Asian markets rallied again Monday, extending a global advance after another record on Wall Street as traders were cheered by the prospect of a huge new US stimulus as well as further falls in coronavirus infection and death rates.
Tokyo was the standout performer, with the Nikkei 225 breaking through 30,000 points for the first time in 31 years as data showed Japan’s economy performed better than expected at the end of last year.
Equities across the planet have been surging for months as vaccination programmes kick into gear and fewer people come down with the virus, fuelling hopes that economically painful containment measures can begin to be lifted.
The optimism has pushed oil prices to highs not seen since last January.
The end of Donald Trump’s Senate impeachment trial at the weekend also allows US lawmakers to concentrate on pushing through President Joe Biden’s vast rescue package.
There had been an expectation that the $1.9 trillion proposal could be watered down as Republicans and some Democrats pushed back against its size, but there is an increasing belief that the final figure could be closer to the president’s plan.
However, while the broad consensus is for the world economy to soar this year, there is a growing concern that the Biden spending splurge could exacerbate an expected jump in inflation.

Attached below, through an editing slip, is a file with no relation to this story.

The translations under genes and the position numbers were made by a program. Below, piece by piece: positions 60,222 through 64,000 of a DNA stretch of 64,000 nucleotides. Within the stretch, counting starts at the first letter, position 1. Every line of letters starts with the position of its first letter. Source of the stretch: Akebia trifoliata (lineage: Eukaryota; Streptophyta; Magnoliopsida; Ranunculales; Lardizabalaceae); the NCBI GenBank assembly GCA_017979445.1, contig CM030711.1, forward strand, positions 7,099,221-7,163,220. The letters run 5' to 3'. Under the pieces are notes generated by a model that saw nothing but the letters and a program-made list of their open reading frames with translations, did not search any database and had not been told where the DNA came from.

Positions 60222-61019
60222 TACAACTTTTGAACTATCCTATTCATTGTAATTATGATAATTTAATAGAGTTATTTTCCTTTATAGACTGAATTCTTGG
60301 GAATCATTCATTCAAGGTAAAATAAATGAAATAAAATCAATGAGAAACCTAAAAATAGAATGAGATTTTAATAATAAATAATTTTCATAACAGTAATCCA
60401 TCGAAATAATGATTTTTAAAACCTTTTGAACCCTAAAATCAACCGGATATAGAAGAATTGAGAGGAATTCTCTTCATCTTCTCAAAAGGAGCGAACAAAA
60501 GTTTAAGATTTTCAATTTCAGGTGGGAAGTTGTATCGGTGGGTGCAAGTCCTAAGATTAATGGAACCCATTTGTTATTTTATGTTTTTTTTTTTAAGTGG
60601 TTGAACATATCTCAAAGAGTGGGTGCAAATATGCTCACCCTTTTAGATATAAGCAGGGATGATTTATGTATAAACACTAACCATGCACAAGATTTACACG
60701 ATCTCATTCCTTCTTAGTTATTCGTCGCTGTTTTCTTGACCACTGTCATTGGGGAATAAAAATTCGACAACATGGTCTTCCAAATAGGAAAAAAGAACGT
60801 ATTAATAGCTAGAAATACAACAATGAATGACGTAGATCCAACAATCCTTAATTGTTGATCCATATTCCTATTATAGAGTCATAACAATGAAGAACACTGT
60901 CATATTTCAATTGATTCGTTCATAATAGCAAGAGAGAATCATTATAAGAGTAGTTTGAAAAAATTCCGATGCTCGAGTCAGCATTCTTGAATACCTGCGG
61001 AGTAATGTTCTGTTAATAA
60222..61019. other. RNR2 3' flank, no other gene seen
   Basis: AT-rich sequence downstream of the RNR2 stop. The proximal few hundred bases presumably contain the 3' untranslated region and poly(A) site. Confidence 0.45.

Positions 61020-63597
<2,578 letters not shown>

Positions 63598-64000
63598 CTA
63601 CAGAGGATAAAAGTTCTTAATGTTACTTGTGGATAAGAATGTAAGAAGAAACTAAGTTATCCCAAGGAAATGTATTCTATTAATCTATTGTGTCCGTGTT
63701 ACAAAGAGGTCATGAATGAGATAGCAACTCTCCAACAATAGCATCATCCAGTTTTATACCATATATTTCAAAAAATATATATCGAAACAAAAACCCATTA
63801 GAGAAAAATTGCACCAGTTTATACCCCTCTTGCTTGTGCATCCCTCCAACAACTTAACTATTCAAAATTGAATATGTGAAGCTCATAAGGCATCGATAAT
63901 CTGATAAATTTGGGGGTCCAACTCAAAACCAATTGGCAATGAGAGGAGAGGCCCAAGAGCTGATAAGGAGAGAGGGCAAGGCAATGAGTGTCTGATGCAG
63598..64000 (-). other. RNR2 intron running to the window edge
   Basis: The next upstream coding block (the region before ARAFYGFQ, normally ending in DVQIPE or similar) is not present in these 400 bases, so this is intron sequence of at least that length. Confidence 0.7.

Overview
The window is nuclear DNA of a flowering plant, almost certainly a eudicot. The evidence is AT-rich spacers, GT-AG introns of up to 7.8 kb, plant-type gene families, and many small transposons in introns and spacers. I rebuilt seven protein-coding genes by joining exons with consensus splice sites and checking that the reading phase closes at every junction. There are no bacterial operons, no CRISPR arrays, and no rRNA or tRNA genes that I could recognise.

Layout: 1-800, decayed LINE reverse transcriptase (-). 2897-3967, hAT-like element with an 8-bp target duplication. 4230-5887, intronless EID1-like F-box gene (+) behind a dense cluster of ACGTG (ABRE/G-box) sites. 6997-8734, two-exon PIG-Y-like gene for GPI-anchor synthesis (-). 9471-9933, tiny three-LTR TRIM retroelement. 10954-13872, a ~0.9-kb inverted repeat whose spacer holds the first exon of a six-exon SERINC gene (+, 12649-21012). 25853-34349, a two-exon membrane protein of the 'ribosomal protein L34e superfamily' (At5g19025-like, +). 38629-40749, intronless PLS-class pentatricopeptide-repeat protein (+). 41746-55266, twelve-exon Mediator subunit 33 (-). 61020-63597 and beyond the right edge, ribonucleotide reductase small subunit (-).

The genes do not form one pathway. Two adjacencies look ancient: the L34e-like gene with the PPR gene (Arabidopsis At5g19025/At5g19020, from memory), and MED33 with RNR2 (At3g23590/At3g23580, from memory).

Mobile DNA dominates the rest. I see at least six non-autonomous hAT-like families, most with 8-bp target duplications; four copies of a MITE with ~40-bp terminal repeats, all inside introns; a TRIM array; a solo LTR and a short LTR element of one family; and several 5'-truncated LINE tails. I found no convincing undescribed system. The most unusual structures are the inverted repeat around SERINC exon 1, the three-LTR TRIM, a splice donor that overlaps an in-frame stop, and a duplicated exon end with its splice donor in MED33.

That could force central banks to tighten their ultra-loose monetary policies, which have been a key driver of markets’ recovery.
And Treasury Secretary Janet Yellen called on her Group of Seven counterparts to join the United States in opening the taps, saying in her first meeting that “the time to go big is now”.
– US bazookas –
Axi strategist Stephen Innes said: “Investors are beginning to revel again in the US’s fiscal and monetary bazookas that show no abating signs.
“With accelerated vaccine rollouts globally and a sharp reduction in Covid-19 infections in the US that seems to have occurred much faster than any prior waves, the most likely scenario is still for a steep economic recovery starting in spring or early summer with heightened overheating risks.”
He said a rise in US Treasury yields showed expectations for higher inflation down the line, which “at some point… will become a temporary problem for stocks”.
But Innes added that “with both monetary and fiscal policy likely going ahead full bore pedal to the metal, it’s hard to see a sustained sell-off in that environment”.
The optimistic mood on trading floors helped push all three main indexes on Wall Street to new records last week, and Asia took up the baton with gusto on Monday.
Tokyo surged more than one percent to briefly crack 30,000 for the first time since 1990, helped by data showing the Japanese economy contracted less than feared last year.
Seoul also climbed more than one percent, while Sydney was almost one percent up, with Singapore, Manila and Bangkok in the green.
However, Wellington fell following news that two coronavirus infections that have prompted a snap lockdown of Auckland were the country’s first cases of the highly contagious strain first detected in Britain.
Hong Kong, Shanghai and Taipei were closed for holidays.
Oil prices continued to push higher, with WTI topping $60 a barrel for the first time since last January on demand hopes and as a severe cold snap in Texas raised concerns that output in the key producer state will be curtailed.
And bitcoin retreated after hitting a new record of $49,317 in reaction to news that MasterCard and US bank BNY Mellon had moved to make it easier for people to use the cryptocurrency. It was at $46,950 on Monday.